Propaganda is now such a pervasive part of Western governance that any foreign leader who resists the prevailing power structure can be turned into a demon and made a target of a “regime change” war, explains John Pilger.
Special Report: Donald Trump claims the U.S. presidential election is “rigged,” drawing condemnation from the political/media establishment which accuses him of undermining faith in American democracy. But neither side understands the real problem, says Robert Parry.
Official Washington’s new “group think” is that the next president must pursue a “Goldilocks” foreign policy not as aggressive as George W. Bush but more warlike than Barack Obama, but ex-CIA analyst Paul R. Pillar says that’s nonsense.
The International Criminal Court charges only Africans with human rights crimes while granting impunity to U.S. officials and their allies, undermining what had been a noble idea of universal justice, writes Nicolas J S Davies.
Exclusive: In the last debate, Hillary Clinton vowed to follow up the defeat of ISIS in Iraq’s Mosul with a march on ISIS’ capital in Raqqa, except that’s in Syria, a suggestion of a wider war, says Daniel Lazare.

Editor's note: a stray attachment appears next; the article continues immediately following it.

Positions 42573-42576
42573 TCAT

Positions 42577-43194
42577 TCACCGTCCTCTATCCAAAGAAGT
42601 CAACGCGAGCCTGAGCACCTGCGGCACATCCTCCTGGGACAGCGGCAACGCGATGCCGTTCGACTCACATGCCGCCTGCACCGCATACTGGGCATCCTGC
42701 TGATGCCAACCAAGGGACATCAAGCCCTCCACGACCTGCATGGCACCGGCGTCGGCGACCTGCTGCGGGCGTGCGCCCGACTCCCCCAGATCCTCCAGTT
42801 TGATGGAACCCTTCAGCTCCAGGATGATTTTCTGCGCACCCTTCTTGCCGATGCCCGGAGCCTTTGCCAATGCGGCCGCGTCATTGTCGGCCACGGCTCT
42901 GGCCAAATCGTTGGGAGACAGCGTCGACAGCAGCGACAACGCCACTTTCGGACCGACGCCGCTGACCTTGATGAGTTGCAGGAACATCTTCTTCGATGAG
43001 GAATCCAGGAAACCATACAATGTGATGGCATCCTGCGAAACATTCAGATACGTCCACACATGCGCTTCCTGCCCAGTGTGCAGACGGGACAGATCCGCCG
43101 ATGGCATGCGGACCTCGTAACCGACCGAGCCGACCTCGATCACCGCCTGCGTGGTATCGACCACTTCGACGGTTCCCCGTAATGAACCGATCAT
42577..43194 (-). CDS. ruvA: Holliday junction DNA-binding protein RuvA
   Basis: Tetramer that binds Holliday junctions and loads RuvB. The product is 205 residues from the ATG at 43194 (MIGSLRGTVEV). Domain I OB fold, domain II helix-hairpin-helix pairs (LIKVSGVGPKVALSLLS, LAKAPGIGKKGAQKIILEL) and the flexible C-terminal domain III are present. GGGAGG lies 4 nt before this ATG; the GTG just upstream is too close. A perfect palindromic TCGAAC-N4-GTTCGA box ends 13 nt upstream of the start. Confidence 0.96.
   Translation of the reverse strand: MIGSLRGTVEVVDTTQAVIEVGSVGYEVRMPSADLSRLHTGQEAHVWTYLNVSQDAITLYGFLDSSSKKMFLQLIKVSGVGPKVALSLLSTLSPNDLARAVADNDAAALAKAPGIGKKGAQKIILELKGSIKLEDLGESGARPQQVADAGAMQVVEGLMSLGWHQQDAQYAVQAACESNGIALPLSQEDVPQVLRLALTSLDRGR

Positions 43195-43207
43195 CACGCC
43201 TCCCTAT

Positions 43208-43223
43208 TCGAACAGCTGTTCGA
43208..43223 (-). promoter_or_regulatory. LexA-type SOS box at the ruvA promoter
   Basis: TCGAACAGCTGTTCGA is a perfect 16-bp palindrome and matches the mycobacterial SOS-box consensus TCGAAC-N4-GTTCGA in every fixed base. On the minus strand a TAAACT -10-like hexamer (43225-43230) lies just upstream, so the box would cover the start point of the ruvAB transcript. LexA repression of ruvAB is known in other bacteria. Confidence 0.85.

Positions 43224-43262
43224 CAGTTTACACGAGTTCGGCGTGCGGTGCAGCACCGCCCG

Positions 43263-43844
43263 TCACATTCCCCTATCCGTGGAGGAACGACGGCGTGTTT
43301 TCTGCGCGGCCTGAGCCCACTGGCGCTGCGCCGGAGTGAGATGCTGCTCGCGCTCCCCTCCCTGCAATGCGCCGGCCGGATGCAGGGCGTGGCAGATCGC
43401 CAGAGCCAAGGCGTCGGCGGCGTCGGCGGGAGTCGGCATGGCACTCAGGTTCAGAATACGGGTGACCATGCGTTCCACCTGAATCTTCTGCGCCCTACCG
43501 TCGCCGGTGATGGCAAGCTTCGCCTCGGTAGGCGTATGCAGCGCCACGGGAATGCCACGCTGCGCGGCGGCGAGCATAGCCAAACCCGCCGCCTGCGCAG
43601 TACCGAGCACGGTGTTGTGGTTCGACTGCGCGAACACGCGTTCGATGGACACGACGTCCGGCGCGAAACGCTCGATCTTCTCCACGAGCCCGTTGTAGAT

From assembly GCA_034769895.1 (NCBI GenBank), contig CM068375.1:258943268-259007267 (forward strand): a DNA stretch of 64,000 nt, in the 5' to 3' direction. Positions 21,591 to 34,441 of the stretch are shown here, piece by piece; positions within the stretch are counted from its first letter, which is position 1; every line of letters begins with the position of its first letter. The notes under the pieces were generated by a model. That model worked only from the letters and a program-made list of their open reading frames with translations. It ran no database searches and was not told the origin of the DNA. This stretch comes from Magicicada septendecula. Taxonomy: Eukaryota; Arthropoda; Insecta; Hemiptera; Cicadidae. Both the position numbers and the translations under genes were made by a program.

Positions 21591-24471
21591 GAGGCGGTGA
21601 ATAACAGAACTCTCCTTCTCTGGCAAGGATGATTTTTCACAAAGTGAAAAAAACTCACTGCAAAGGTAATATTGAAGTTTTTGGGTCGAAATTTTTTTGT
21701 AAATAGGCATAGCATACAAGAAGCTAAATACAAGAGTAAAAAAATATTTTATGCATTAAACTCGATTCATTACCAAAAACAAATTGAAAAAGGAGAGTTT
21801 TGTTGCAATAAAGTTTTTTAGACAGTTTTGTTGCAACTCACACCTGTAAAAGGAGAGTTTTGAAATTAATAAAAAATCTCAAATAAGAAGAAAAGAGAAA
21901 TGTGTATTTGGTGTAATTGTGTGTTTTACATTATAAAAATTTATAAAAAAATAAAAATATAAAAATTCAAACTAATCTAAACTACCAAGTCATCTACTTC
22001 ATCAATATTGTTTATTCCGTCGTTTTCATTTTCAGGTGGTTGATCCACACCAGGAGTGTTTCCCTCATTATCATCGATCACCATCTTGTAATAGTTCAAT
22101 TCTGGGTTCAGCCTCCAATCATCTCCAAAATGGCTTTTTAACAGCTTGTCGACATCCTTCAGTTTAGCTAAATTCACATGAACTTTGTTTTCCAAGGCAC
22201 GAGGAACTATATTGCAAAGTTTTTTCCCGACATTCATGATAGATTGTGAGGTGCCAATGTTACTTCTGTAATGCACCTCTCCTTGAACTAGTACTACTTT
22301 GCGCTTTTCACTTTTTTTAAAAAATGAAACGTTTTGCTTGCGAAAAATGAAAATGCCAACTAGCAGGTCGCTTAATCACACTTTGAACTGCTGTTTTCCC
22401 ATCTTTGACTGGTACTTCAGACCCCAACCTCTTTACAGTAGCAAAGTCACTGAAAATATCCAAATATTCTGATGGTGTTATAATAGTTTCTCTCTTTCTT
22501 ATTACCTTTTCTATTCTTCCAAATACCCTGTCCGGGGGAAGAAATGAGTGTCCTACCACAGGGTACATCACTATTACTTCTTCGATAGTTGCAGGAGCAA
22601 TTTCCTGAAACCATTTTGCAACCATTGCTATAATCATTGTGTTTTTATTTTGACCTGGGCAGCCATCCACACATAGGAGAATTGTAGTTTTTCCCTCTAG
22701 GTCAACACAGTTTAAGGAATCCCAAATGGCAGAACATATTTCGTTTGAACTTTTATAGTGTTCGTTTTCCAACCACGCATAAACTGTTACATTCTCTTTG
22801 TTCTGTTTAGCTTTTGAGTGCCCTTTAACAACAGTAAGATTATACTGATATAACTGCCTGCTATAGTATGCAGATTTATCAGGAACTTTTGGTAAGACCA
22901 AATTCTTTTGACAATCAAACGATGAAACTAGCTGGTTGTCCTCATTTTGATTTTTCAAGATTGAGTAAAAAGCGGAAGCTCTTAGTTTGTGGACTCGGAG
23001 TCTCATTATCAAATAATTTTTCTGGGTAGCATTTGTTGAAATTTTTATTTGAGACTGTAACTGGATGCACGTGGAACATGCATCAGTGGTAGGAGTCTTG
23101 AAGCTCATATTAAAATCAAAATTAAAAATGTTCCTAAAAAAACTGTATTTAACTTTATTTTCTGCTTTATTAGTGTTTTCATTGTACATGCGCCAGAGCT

Special Report: The demonization of Russian President Putin and Russia, in general, has reached alarming levels in the West with a new “group think” taking hold that ignores Russian realities and interests, writes Natylie Baldwin.
The saturation of propaganda from massive investments by Western interests in NGOs like the “White Helmets” has skewed the public’s understanding of foreign crises, such as Iraq in 2003 and Syria today, writes Rick Sterling.
Exclusive: Confident in a Hillary Clinton victory, Washington’s foreign policy elite is readying plans for more warfare in Syria and more confrontations with nuclear-armed Russia, an across-the-spectrum “group think” that risks life on the planet, says Robert Parry.
Despite 15 years of war, foreign policy has rated only brief flurries of debate in Election 2016 with Hillary Clinton pushing a hawkish agenda and Donald Trump often incoherent, notes ex-CIA analyst Paul R. Pillar.